(inspired by this)
I awoke, already knowing I must decelerate the traveler. I thrummed to the core to produce retro and slow myself. As I felt force begin to pull the traveler, I ceased that thrum and instead thrummed to the scanquartz to check my bearings. I was off, my bearing too sharp as a result of a rough journey through relspace. I returned to the core to correct course.
A traveler should be operated by five chords: two to thrum the core, one on the scanquartz to track movement, one verbed inside the array to send and receive communication, and one in the centre to coordinate. Operating one alone – even one jury-rigged to travel mono – was a challenge, and I wished I was not alone. But then I supposed that was the point of all this.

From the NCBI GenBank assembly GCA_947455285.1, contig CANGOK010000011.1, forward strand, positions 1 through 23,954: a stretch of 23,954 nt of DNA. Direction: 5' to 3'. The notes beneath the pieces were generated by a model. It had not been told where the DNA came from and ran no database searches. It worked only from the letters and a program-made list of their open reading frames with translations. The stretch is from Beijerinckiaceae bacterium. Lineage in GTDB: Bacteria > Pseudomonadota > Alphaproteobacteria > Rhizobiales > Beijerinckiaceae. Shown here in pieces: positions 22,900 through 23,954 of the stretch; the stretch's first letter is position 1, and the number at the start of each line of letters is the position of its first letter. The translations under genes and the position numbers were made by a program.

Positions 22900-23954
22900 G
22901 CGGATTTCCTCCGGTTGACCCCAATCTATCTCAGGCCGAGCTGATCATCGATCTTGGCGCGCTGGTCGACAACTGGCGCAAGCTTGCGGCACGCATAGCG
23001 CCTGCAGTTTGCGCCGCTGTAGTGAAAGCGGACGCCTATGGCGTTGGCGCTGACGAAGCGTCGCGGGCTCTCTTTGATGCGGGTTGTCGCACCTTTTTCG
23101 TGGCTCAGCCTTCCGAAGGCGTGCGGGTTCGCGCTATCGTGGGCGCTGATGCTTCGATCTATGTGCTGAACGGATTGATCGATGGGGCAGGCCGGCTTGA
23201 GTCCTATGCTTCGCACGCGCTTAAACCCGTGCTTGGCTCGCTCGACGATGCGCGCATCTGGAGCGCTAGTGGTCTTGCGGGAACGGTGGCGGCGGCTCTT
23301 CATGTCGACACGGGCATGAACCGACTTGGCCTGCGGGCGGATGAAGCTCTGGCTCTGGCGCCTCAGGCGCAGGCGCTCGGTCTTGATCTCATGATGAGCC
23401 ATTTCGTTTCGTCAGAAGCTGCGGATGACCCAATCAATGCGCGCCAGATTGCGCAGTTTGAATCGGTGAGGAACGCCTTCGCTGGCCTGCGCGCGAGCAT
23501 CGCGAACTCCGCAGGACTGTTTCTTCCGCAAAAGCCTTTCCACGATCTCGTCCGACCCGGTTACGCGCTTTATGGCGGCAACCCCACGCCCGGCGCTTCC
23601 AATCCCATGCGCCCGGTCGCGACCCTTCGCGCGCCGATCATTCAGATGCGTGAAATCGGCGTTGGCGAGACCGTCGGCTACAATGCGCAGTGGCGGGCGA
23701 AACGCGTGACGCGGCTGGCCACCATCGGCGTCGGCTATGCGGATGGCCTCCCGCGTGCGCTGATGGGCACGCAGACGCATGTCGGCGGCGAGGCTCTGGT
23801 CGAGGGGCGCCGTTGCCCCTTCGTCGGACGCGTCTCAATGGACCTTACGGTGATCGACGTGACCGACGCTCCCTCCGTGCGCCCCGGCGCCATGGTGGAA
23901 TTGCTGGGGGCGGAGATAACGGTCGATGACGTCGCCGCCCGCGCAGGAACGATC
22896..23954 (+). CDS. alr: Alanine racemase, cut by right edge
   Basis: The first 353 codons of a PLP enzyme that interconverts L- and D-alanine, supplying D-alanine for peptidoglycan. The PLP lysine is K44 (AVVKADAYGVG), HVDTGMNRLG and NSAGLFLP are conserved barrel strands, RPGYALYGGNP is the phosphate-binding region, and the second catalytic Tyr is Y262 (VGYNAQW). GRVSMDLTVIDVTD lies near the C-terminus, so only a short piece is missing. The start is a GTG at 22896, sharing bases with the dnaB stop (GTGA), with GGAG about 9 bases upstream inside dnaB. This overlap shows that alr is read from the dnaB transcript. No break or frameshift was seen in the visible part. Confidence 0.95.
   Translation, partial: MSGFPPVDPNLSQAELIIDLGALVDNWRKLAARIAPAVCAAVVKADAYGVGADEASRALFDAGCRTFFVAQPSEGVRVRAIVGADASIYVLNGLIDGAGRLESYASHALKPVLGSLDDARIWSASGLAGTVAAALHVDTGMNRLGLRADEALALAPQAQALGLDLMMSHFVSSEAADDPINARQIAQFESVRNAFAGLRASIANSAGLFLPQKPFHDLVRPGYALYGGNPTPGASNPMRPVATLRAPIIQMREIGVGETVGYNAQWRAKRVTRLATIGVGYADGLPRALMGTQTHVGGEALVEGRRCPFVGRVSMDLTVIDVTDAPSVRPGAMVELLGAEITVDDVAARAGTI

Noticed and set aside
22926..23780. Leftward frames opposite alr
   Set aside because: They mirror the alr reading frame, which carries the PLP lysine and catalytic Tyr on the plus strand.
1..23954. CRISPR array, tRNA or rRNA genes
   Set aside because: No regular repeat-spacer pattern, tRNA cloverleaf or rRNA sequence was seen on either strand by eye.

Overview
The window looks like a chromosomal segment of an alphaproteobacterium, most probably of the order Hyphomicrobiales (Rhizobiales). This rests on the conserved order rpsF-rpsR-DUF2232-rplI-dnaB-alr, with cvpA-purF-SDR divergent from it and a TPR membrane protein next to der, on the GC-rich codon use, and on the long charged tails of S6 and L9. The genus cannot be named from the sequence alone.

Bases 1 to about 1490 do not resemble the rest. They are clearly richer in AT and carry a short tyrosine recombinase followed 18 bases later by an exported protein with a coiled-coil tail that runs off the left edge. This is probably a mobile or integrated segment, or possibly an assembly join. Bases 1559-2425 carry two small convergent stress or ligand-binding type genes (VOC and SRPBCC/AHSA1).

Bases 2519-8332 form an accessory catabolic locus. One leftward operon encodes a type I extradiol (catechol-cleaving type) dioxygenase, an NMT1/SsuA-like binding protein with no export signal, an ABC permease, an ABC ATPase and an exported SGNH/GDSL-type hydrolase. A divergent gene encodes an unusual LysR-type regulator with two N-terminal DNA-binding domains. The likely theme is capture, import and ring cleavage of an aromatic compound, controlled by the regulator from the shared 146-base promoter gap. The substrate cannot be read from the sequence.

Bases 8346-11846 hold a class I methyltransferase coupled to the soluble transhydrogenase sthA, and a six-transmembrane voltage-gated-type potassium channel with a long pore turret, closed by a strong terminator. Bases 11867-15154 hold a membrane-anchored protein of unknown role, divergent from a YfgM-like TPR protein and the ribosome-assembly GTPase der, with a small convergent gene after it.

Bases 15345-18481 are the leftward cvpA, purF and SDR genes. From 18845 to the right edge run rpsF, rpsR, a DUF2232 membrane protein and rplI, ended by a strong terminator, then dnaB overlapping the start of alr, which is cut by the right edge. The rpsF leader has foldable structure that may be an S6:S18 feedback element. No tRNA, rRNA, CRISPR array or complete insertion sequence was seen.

Kol asked me to join him at the nursery crystal where he tended to the new. Our shapes hovered over the beds of geodes, exposed to the violent storms of above.
_It is sung that you desire to return to your previous assignment._ His shape, a monoclinical lattice of gallium, resonated strongly. He felt strongly about this.
_It is sung true. I requested relocation and -_
_You should not go back. You know that I… one moment._ Kol paused in our conversation to thrum the emergent geodes. New would birth within those geodes, chords given thought if tended properly. My old friend was ever diligent in his work, and once a stray flaw in a geode was eliminated he returned his attention to me. _There is nothing left for you there. You have purpose, song yet to be written._
_That is not in dispute, Kol._ I remained in key. _I merely question what that purpose might be._